Soybean School: Pre-harvest burndown options for a fast-moving crop

Episodes:

After a turbulent growing season, good weather finally has Ontario’s soybean crop maturing quickly and speeding toward harvest.

Soybeans are loving the September conditions, says BASF business representative Ken Currah, as they’re starting to ripen and mature. For many growers that means it’s time to consider pre-harvest burndown to either even up the crop moisture or handle weed escapes that could hamper harvest.

On this episode of RealAgriculture’s Soybean School, Currah looks at the ‘decision tree’ growers have to navigate to ensure an effective pre-harvest herbicide application. His first recommendation for both conventional and IP soybean growers is to check with their contract providers to determine whether they can use glyphosate in the tank mix. Agronomically, it’s a big help, but there may be restrictions depending on the end-use of the crop, he notes.

Currah adds that it’s important for growers to pay close attention to pre-harvest intervals. For instance, a herbicide like Eragon LQ requires three days in soybeans, but if glyphosate is added to the tank, seven days are required. (Story continues after the video.)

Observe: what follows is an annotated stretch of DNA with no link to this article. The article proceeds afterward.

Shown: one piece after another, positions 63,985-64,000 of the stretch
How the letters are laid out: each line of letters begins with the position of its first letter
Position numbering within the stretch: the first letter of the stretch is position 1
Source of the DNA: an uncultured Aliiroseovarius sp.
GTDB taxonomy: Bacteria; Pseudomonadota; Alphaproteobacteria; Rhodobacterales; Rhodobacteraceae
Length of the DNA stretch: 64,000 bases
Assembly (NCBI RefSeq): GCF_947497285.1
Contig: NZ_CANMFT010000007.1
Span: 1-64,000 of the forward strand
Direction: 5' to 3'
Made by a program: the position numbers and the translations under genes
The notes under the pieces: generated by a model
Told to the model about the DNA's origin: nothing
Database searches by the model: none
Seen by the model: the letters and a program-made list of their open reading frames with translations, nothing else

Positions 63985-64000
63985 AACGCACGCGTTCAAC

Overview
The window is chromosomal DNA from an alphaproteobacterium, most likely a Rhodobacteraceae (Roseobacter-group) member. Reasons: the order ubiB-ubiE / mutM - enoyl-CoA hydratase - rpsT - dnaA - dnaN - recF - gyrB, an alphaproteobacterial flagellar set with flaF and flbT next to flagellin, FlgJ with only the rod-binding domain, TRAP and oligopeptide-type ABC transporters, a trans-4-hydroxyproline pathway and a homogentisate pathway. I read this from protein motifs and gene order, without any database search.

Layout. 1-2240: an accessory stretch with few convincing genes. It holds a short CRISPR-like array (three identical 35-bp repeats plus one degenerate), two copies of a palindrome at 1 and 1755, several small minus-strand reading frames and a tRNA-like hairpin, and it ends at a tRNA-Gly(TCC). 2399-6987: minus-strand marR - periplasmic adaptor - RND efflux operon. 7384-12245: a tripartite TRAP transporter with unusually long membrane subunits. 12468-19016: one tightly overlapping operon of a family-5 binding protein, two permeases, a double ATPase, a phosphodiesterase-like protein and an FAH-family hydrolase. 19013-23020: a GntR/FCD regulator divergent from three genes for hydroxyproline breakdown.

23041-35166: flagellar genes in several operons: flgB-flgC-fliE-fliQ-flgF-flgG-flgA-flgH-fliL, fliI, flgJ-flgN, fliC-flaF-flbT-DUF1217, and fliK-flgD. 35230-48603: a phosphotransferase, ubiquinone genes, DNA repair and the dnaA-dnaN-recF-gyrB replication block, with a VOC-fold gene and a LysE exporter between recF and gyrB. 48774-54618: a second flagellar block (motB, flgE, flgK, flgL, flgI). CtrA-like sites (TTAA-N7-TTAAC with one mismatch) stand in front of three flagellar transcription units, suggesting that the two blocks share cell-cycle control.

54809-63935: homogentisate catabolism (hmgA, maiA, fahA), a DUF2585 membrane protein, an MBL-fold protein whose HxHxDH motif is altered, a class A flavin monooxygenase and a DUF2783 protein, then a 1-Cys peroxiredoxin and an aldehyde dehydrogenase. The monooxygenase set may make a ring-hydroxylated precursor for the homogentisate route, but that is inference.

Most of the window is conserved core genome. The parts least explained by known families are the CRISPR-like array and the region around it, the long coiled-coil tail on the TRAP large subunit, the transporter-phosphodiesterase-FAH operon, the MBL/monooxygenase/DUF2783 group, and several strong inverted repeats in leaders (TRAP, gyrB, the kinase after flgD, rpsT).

Proper timing is also important for an effective in-crop application. Currah says pod colour is the best way to assess timing. He wants to see 90 percent pod colour change. At that point, “the bottom pods are starting to look like they are ready to thresh out. Top pods may have a little tinge of green, but are generally yellowing off and starting senescence.” Typically, this stage corresponds with 80 percent leaf drop.

Currah says growers need to look at the weed spectrum across the field to determine their objectives. Should the pre-harvest pass focus primarily on weed control or is desiccation required to eliminate tall, woody weeds like lamb’s-quarters or Canada fleabane that could complicate combining. He also notes that it’s a good time to assess which spring weed control strategies worked and identify where adjustments are required.

Click here for more Soybean School episodes.

Leave a Reply

 

This site uses Akismet to reduce spam. Learn how your comment data is processed.